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Iran Launches Dozens of Missiles at U.S. Targets in Iraq
Iran Launches Dozens of Missiles at U.S. Targets in Iraq

Iran Launches Dozens of Missiles at U.S. Targets in Iraq

Iran began to launch over a dozen ballistic missiles targeting U.S. airbases in Iraq on Tuesday, U.S. officials confirmed.

Iran is taking credit for a rocket attack targeting the al-Assad airbase in Iraq, which houses U.S. troops. They announced that the missiles were part of “Shahid [martyr] Soleimani Operation,” hinting at an extended military operation against the United States. The Islamic Revolutionary Guard Corps (IRGC) – not Hezbollah or one of many Iranian proxies in Iraq – took credit for the bombs.

Iranian state media did note later in the night Eastern time that the Popular Mobilization Forces (PMF) – a coalition of pro-Iran Shiite militias that Iraq has legalized into a formal wing of its armed forces, had “announced the start of Crushing Response Operation to the United States.”

As the PMF are legally a wing of the Iraqi military, any formal military operation on their part would constitute a military attack by Iraq against the United States. The U.S. military cooperated with the PMF in strategic operations against the Islamic State and recently suspended training operations for Iraqi troops.

“IRGC announced further details will be revealed soon,” several Iranian media outlets noted.

PressTV later carried a statement from the IRGC warning nations allied with the United States to cut ties or face military attack.

“We warn US allies providing bases for the [American] terrorist army … that any country serving as the origin of bellicose and aggressive attacks in any form against the Islamic Republic of Iran will be targeted,” the IRGC statement reportedly read.

The IRGC is a U.S. designated terrorist organization. The Iranian government branded the U.S. military a terrorist organization in response to the designation on the IRGC in April 2019.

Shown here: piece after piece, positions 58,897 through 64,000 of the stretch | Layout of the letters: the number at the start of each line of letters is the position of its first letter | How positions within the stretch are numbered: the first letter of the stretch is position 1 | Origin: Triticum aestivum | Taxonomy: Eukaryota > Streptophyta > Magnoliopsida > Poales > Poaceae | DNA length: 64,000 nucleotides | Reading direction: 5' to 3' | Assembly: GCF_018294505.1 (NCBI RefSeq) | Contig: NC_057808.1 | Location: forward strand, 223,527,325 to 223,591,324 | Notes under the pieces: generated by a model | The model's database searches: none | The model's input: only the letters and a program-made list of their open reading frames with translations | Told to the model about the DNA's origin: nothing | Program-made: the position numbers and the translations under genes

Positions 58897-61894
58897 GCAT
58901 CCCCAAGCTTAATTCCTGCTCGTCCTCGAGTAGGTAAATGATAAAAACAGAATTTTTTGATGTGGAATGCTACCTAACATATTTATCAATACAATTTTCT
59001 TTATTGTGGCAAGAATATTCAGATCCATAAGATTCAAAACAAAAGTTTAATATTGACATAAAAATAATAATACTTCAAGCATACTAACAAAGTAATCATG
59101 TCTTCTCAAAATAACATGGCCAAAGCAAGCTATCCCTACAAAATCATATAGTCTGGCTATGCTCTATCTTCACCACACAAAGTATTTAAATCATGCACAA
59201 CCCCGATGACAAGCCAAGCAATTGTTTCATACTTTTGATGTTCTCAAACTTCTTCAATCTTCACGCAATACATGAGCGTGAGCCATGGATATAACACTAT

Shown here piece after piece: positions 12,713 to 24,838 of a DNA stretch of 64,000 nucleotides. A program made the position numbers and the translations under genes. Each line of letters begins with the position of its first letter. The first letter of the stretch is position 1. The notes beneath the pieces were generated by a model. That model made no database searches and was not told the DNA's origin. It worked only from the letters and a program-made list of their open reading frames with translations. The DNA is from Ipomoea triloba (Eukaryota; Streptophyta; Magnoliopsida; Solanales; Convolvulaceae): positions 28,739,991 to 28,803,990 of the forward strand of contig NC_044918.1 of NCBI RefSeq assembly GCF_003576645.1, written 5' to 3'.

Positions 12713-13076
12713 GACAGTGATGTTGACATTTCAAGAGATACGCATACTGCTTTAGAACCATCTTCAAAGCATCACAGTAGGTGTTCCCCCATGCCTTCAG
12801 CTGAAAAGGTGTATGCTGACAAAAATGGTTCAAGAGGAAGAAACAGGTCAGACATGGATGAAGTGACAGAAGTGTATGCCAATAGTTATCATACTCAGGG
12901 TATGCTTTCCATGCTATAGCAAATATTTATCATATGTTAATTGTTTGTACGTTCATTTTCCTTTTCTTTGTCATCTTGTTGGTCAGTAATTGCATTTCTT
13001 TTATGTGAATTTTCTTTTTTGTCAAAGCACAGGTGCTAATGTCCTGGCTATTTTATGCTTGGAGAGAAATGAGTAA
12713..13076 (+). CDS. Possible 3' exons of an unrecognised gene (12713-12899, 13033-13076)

Assistant to the Secretary of Defense for Public Affairs Jonathan Hoffman said in a statement:

At approximately 5:30 p.m. (EST) on January 7, Iran launched more than a dozen ballistic missiles against U.S. military and coalition forces in Iraq. It is clear that these missiles were launched from Iran and targeted at least two Iraqi military bases hosting U.S. military and coalition personnel at Al-Assad and Irbil. We are working on initial battle damage assessments.In recent days and in response to Iranian threats and actions, the Department of Defense has taken all appropriate measures to safeguard our personnel and partners. These bases have been on high alert due to indications that the Iranian regime planned to attack our forces and interests in the region. As we evaluate the situation and our response, we will take all necessary measures to protect and defend U.S. personnel, partners, and allies in the region. Due to the dynamic nature of the situation, we will continue to provide updates as they become available.

Iranian state TV claimed that the attack is in retaliation for the death of terrorist mastermind Qasem Soleimani, the late head of the IRGC Quds Force. Iran’s Revolutionary Guard also issued a warning to American allies, including Israel.

“We are warning all American allies, who gave their bases to its terrorist army, that any territory that is the starting point of aggressive acts against Iran will be targeted,” the Guard said via the IRNA news agency.

The Fars News Agency, an Iranian state broadcaster, posted a live video feed of the assault online. PressTV claimed that the assault consisted of “tens of surface-to-surface missiles.”

Since the initial reports of the attack, multiple media sources are confirming the beginning of a second wave of rocket fire.

White House Press Secretary Stephanie Grisham said the president is “monitoring the situation closely”:

Neither Iranian media nor the U.S. government officials have confirmed any casualties in relation to the rocket attacks, nor any property damage.

After online rumors initially suggested that President Donald Trump may address the nation regarding the attack, New York Times and Fox News reporters asserted that Trump would not be delivering remarks.

The Federal Aviation Administration issued notices banning American flights over several Mideast regions following the attack.


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